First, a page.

powdery mildew on watermelon (Podosphaera fuliginea) will not infect
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• Resistance is available in some plant species; sulfur compounds
give good control but should be used carefully to avoid foliar burn;
potassium bicarbonate is an effective contact treatment.
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temperatures are common throughout the winter months, powdery mildew
fungi survive as mycelium in the host tissue and by forming a sexual stage
with spores that are resistant to drying and cold temperatures. The sexual
spores germinate in the spring to start the disease cycle over again.
Prevention/control
Tolerant varieties
When planting trees and shrubs, look for varieties of plants that are
suited to the area and avoid those that are most susceptible to powdery
mildew. In some plant groups such as cucurbits and for some ornamentals
such as crape myrtle, varieties tolerant to powdery mildew are available.
Rose varieties vary greatly in their susceptibility. Check seed packets and
container tags for information.
Chemical
Timely applications of fungicides can prevent or control powdery mildew.
Chemicals may be necessary for very susceptible plants such as grapes
and cucurbits. Sulfur is very effective for preventing infection. However,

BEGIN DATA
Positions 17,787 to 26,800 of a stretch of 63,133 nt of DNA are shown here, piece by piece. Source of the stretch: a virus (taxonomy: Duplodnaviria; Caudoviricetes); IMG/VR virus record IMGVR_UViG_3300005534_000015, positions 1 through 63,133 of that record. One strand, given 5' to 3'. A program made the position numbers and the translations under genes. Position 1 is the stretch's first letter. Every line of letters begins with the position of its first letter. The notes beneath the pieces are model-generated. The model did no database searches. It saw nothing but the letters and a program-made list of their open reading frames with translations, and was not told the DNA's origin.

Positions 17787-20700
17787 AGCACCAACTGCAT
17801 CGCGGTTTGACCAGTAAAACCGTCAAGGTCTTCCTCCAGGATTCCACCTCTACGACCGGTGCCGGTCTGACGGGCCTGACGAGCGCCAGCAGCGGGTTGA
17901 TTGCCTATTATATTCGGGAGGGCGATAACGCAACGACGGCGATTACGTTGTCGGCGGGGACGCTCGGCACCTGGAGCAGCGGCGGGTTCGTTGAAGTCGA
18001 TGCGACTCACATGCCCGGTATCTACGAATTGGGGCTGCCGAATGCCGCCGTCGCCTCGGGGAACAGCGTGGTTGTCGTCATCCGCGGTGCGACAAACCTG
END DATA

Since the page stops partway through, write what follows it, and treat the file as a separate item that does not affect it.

caution must be taken with sulfur applications since some plant species,
especially some varieties of cucurbits, are easily damaged by sulfur if
applied at high temperatures. Other contact and systemic fungicides are
available, and their application rates will vary according to plant type and
severity of disease. The table below lists some commonly used compounds
for horticultural applications that are available to homeowners.
Cultural Practices
With good general cultural practices and using plants in the landscape
that are not highly susceptible, powdery mildew is not a problem in
most cases. The following practices reduce incidence in all but the most
susceptible plants.
plant in full sun
plant susceptible plants in sunny
locations—examples: zinnias,
euonymous, roses , grapes,
penstemon
use overhead irrigation
consistent application of free water
will inhibit spore germination or kill
spores
create good air flow in the canopy
careful pruning in grapes, fruit trees
and susceptible shrubs will open
the canopy, increasing light and
decreasing humidity
Compound
Comments
wettable sulfur and
dusting sulfur
Label rate; use with caution above 90°F; do
NOT use sulfur with oil sprays
bicarbonate of soda
1 tbsp/gal water; effective contact but can
burn leaves; use at first detection and repeat
applications often
potassium bicarbonate
Label rate; effective contact, no residual activity
Myclobutanil
Label rate; very effective protectant with good
residual
Thiophanate methyl
Label rate; mix or rotate with other compounds;
good overall control
horticultural oil
Useful as an eradicant, especially for treating
woody stems; do not apply oil sprays on plants
treated with sulfur sprays, when the temperature
is over 90°F or to water stressed plants.
cals.arizona.edu/pubs/crops/az1033.pdf